Chris Pratt Interrupts Interview To French Braid Intern’s Hair



Corsican vendetta knife with floral detail

also the inscription translates to LET MY WOUND BE FATAL and thats just so good



Corsican vendetta knife with floral detail

also the inscription translates to LET MY WOUND BE FATAL and thats just so good

"Since her death in 1979, the woman who discovered what the universe is made of has not so much as received a memorial plaque. Her newspaper obituaries do not mention her greatest discovery. […] Every high school student knows that Isaac Newton discovered gravity, that Charles Darwin discovered evolution, and that Albert Einstein discovered the relativity of time. But when it comes to the composition of our universe, the textbooks simply say that the most abundant atom in the universe is hydrogen. And no one ever wonders how we know."

Jeremy Knowles, discussing the complete lack of recognition Cecilia Payne gets, even today, for her revolutionary discovery. (via alliterate)


Cecilia Payne’s mother refused to spend money on her college education, so she won a scholarship to Cambridge.

Cecilia Payne completed her studies, but Cambridge wouldn’t give her a degree because she was a woman, so she said fuck that and moved to the United States to work at Harvard.

Cecilia Payne was the first person ever to earn a Ph.D. in astronomy from Radcliffe College, with what Otto Strauve called “the most brilliant Ph.D. thesis ever written in astronomy.”

Not only did Cecilia Payne discover what the universe is made of, she also discovered what the sun is made of (Henry Norris Russell, a fellow astronomer, is usually given credit for discovering that the sun’s composition is different from the Earth’s, but he came to his conclusions four years later than Payne—after telling her not to publish).

Cecilia Payne is the reason we know basically anything about variable stars (stars whose brightness as seen from earth fluctuates). Literally every other study on variable stars is based on her work.

Cecilia Payne was the first woman to be promoted to full professor from within Harvard, and is often credited with breaking the glass ceiling for women in the Harvard science department and in astronomy, as well as inspiring entire generations of women to take up science.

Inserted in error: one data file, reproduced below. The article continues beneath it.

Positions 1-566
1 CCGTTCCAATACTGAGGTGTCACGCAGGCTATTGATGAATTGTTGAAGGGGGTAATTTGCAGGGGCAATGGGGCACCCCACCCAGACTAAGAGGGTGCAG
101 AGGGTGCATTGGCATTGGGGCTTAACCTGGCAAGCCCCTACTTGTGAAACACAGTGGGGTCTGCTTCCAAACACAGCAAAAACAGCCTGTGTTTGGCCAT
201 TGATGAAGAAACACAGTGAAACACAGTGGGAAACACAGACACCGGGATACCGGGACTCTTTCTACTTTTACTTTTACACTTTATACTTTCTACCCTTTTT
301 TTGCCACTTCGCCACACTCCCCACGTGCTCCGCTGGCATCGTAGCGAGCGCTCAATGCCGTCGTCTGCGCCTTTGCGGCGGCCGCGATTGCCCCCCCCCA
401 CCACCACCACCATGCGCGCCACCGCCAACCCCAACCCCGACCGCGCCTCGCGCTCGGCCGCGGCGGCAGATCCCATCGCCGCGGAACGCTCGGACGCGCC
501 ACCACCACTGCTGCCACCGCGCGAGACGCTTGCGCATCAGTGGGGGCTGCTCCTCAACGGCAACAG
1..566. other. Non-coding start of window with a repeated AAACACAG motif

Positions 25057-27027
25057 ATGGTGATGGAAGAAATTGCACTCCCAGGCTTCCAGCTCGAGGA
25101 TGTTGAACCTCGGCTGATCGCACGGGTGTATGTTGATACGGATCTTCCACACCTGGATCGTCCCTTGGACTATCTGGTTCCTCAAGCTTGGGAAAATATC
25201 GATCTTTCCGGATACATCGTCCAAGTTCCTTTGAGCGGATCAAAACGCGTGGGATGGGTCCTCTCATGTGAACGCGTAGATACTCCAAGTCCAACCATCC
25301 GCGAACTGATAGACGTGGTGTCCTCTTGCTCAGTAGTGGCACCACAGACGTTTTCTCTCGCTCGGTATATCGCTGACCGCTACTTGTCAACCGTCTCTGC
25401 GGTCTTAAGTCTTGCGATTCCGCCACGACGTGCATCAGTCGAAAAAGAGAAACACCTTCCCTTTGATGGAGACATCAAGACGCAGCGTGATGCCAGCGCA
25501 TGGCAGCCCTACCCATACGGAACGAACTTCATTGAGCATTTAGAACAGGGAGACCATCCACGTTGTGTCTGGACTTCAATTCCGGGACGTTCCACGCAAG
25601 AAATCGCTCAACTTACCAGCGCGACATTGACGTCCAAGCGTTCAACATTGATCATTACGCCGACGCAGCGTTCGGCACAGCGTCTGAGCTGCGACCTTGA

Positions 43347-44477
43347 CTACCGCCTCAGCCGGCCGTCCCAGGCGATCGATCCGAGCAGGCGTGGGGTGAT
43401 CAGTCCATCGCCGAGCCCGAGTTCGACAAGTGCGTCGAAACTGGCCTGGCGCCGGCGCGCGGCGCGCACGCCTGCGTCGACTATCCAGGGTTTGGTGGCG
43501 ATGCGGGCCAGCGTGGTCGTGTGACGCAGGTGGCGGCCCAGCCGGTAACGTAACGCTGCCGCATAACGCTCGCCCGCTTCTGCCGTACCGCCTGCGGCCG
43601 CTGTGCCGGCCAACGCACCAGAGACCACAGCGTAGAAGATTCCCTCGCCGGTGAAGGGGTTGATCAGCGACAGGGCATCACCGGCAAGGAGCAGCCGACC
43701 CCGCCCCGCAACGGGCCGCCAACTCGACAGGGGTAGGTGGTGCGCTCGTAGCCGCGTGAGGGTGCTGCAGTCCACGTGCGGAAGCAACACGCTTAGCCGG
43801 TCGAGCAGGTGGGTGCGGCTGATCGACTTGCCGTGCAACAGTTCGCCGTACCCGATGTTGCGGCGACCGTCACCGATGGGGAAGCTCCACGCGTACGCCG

Cecilia Payne is awesome and everyone should know her.

(via bansheewhale)


My Big Fat Greek Wedding (2002)

I had to go to Greek school, where I learned valuable lessons such as, “If Nick has one goat and Maria has nine, how soon will they marry?”

Crazy day at the barn today. 8:30 to 2, thirteen riders, and five staff members. Our last lesson was supposed to be three riders, which was bumped up to five because they brought their nephews with them. After the lesson, I shit you not, the mother actually tried to haggle down the price. It’s like the setup of a joke. “So an Israeli Jew tries to haggle with a Swede…”





Because Beth is strong.
[Gentleness does not imply weakness]

Reblogging this set I made, because (Fuck you Aisha) people calling Beth weak is one of my biggest annoyances. Beth wasn’t afraid to stand up to Daryl, she dragged him out of his despair. Beth lost her brother, her father, and her mother and yet she remains hopeful. She refuses to give up, and she wasn’t going to let Daryl give up either. Having hope, when all is hopeless, takes immense strength.

sans soleil (chris marker, 1983)

"We Palestinians trapped inside the bloodied and besieged Gaza Strip call on conscientious people all over the world to act, protest and intensify the boycotts, divestments and sanctions against Israel until it ends this murderous attack on our people and is held to account."

In case you were wondering what Gazans want you to do in order to help. 

We call for a final end to the crimes and oppression against us. We call for:

  • Arms embargos on Israel, sanctions that would cut off the supply of weapons and military aid from Europe and the United States on which Israel depends to commit such war crimes;
  • Suspension of all free trade and bilateral agreements with Israel such as the EU-Israel Association agreement;